Entrepreneurs bounce business ideas off bar crowds

It’s a Monday night at a loud bar, and in one corner stands a microphone.

“All right, let’s get the energy up in here, you guys, come on,” Brian Bentow said as he strolled up in front of the crowd.

The 25-year-old at the microphone in Santa Monica’s South bar wasn’t there to tell jokes despite the scene’s resemblance to stand-up comedy night at the local watering hole. Bentow didn’t want laughs. He wanted feedback.

“Raise your hand if you’ve had any pain from ever using a computer or you know somebody that has,” he said as he began a pitch for his documentary, “Your Computer Is Killing You.” “I see almost everybody’s hand raised in here; that’s the problem I’m trying to solve.”

Bentow was attending -- for the fifth time -- a gathering of Bloblive, an entrepreneurial networking event that organizers bill as a marriage between the open mic night of the bar and club scene and the quick elevator pitch of the business world. It also has a support group feel to it, as in: “Hello, my name is Sam, and I have a business idea.”


At each Bloblive, current and would-be entrepreneurs are encouraged to present their business ideas in front of a crowd of like-minded strangers to elicit suggestions and questions that might help them focus their business concepts or to find partners to work with.

Bentow was looking for people for his documentary: sufferers and experts on sore wrists, gaming addiction, bad posture and other effects of a techie lifestyle.

The concept for Bloblive -- “blob” being the unrefined business idea -- began last fall and has taken off with multiple events each month in the Los Angeles area and Philadelphia. Organizers, all of whom work for or consult with credit card issuer Advanta Corp., are looking to expand.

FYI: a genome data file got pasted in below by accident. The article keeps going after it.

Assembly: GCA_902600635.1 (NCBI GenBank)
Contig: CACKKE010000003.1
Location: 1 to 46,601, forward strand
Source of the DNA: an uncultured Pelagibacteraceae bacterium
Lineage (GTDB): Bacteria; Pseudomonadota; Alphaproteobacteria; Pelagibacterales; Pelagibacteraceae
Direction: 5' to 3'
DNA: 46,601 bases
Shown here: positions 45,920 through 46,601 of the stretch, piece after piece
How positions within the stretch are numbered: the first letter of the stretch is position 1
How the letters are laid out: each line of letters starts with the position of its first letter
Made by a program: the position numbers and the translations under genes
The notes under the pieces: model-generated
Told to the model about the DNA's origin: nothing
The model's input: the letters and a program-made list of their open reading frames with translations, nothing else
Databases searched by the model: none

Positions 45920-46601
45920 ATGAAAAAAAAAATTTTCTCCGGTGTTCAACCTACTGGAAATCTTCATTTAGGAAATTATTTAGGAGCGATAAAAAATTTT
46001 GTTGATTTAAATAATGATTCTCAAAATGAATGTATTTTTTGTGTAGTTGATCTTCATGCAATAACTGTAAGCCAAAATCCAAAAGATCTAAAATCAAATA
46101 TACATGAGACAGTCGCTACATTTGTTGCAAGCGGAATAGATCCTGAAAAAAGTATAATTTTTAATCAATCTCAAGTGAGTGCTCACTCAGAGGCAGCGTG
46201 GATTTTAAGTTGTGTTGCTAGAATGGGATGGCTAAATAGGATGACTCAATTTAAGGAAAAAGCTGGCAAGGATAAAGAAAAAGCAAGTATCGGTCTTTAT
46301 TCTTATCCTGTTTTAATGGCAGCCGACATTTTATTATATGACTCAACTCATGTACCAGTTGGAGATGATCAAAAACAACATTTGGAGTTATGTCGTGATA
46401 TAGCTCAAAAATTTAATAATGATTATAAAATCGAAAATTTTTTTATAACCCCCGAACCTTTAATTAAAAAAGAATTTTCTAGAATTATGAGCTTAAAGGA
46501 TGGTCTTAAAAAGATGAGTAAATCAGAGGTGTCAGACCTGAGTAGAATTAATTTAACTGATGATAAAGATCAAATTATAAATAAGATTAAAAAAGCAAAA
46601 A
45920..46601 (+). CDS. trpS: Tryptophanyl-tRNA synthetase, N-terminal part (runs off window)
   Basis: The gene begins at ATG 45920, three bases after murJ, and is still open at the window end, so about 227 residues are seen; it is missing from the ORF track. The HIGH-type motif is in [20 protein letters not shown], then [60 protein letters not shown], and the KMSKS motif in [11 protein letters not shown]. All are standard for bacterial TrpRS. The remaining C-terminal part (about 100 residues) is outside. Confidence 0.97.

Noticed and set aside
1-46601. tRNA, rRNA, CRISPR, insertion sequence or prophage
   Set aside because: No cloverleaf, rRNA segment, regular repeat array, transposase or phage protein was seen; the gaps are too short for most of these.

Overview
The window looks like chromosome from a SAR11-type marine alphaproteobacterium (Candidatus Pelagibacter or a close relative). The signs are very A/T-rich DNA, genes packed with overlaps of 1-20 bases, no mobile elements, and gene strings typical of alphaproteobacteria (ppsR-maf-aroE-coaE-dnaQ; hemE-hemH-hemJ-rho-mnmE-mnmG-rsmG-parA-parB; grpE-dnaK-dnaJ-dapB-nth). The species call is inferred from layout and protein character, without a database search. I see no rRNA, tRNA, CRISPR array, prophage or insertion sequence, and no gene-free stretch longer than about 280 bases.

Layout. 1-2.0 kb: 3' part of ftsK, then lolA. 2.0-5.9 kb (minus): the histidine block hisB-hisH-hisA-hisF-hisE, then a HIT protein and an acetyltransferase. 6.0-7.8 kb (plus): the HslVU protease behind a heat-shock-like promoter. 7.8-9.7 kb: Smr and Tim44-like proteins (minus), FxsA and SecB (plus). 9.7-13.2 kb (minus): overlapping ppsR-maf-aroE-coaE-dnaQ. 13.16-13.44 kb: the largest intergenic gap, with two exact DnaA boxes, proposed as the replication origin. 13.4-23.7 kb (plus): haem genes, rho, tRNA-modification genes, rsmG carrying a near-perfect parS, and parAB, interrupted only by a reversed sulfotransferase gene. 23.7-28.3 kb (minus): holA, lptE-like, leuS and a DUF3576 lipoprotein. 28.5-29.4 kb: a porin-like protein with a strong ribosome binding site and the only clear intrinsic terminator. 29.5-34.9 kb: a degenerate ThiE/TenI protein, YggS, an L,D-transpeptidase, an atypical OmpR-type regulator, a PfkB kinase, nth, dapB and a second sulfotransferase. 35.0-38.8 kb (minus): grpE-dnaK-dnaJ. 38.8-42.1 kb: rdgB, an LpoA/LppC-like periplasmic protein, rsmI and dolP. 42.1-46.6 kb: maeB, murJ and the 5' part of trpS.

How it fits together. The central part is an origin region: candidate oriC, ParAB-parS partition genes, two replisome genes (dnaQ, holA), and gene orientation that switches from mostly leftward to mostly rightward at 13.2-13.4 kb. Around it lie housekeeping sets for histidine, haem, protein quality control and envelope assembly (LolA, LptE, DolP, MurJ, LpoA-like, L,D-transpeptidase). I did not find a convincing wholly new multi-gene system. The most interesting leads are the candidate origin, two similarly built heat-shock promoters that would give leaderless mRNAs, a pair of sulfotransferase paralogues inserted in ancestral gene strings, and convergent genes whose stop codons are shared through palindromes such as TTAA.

Bloblive organizers say it’s an opportune time for the business networking event as those laid off or dreading pink slips are forced to rethink careers or find a new source of income.

“It’s tremendously good timing,” said Erick Brownstein, a Los Angeles consultant for Bloblive. “People need to be thinking how they can do something new.”

Starting a business during a downturn when money is tight might seem counterintuitive, said Thomas O’Malia, director of USC’s Lloyd Greif Center for Entrepreneurial Studies. But successful businesses are founded on “sweat equity” and building a good model, rather than an immediate influx of money, he said.

“In a bad economy people are forced to do things that they have not done, and a great deal of lifestyle companies emerge in a recession,” O’Malia said. “Entrepreneurs start up companies for next to nothing all the time.”

The Ewing Marion Kauffman Foundation this year expects to train double the number of last year’s would-be entrepreneurs in its FastTrac business programs nationwide. Even the 20,000 to 25,000 trainees expected this year might be a low estimate, said Bo Fishback, entrepreneurship vice president for the Kansas City, Mo., foundation.

The curriculum normally runs two days a week over 10 weeks, but high demand for an even faster FastTrac has pushed some programs to pack the training into seven to 10 consecutive days, he said.

“If there’s bad times, it means you’re going to take a different approach,” O’Malia said.

Part of that different approach could include seeking business advice from a group of strangers in a bar.